Translated by: George Rishmawi

In a very emotional and enthusiastic look, as his tears were dripping on his rough face, 76 year old Mahmoud Thuqan gives his 6 year old granddaughter Safa’ a key saying, ‘it is your turn now, we had many promises that our misery will end, but I guess no body can do it for us, we have to do it ourselves’.

The key that he gave to her is not a key for a car, or a safe, yet a house that he left 56 years ago in 1948 when his story as a refugee started.

Thuqan, known as Abu Sabri, (meaning Father of Sabri, his oldest son; the way people call a man with a son out of respect) used to live in the town of Al-Sawalmeh near Jafa until he and his family were forced to leave.

In a noticeable media presence, Abu Sabri passed the key to Safa in one of the activities organized to mark the 56th anniversary. It was a photo gallery of the Catastrophe (Nakba) organized at the premise of Jafa Cultural Center in Balata refugee camp near Nablus. It is called ‘Jafa Cultural Center’ because most of the refugees there came from Jafa and the villages and towns that used to be around it before they were destroyed in 1948.

Closing his teary eyes, a flash back came in his mind as he said, ‘I remember the moment I my town with my family, we were told that we will be away for two or three days and then come back, it won’t be long, but it became long’

Abu Sabri adds, ‘I got married twice and had lots of children, many of them got married and had children as well. I tell all of them how we used to live in our land, farm it and live from it. We seldom needed to get things from another source, until the Brits came and brought the Jews with them to unlawfully become the new owners of the land.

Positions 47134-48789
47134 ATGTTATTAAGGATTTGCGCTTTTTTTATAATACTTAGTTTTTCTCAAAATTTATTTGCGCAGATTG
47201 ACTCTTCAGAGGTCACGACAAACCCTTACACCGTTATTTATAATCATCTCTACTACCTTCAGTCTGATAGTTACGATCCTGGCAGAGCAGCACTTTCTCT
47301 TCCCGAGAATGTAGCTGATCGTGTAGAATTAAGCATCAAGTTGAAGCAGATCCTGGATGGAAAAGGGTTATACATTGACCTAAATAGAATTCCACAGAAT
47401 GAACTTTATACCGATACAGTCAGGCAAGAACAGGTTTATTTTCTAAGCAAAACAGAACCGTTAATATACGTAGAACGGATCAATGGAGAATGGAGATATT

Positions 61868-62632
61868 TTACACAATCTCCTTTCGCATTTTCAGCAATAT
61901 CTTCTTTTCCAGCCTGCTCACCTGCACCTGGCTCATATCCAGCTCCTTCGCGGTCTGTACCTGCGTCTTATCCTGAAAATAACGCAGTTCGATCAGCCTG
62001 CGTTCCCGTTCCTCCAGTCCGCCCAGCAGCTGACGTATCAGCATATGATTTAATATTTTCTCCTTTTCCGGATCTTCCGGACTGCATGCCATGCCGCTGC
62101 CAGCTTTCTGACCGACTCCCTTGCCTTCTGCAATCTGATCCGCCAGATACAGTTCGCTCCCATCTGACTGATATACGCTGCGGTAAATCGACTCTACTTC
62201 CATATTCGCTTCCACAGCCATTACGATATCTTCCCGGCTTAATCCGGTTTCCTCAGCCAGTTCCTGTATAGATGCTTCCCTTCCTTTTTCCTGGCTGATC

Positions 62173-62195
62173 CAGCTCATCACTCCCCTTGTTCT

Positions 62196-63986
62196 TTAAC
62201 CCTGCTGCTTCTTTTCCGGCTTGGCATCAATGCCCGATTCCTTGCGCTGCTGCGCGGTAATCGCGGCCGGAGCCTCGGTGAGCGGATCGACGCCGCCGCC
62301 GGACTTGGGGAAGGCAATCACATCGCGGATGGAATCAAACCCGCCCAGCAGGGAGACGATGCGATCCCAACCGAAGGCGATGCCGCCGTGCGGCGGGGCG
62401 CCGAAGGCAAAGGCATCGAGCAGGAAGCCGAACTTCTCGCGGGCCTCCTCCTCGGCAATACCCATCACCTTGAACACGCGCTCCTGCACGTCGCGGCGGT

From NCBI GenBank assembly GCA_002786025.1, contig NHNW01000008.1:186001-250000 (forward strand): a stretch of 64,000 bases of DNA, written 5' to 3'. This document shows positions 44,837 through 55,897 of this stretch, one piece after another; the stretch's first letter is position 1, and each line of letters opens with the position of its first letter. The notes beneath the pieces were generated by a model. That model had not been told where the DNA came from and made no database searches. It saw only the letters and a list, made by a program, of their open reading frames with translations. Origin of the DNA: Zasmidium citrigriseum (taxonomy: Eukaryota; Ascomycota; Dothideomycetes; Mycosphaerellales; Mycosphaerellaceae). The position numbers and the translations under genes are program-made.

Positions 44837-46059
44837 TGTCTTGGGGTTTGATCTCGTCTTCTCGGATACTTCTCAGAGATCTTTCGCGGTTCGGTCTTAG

His son, Sabri comments, ‘Our father told us about every moment he spent in our original land and told us about what he faced since he was forced out and took refuge in Balata refugee camp.’

‘We, the children of the refugees, vowed to continue the struggle and to hand over this heavy task to our children, so that they do not forget their eternal right to their land. This became like their daily bread.’ Sabri adds.

On the other hand, Safa., the third generation refugee, realized that she is the star of this story now the moment she took the key.

She left the premise looking around knowing inside that she is carrying a huge burden now much bigger than the actual size of the very old rusty key she just got.

Safa is not the only grandchild to carry this load. All the children of the 700 thousand refugees who were expelled in 1948 and became now about 3 million Palestinian refugees have the same burden. They received the keys.

This burden is getting heavier every day, especially after the USA, the super power in the world abolished their right to go back to their land.

The US, that is supposed to be the sponsored of the peace process that is based on the UN resolutions, is the very same one that killed the peace process.

In the Palestinian tradition, the key now is the symbol of the refugees and they still keep their keys with them to prove that they were there someday and still dream and hope to get back there one day.

Source: Palestine News Network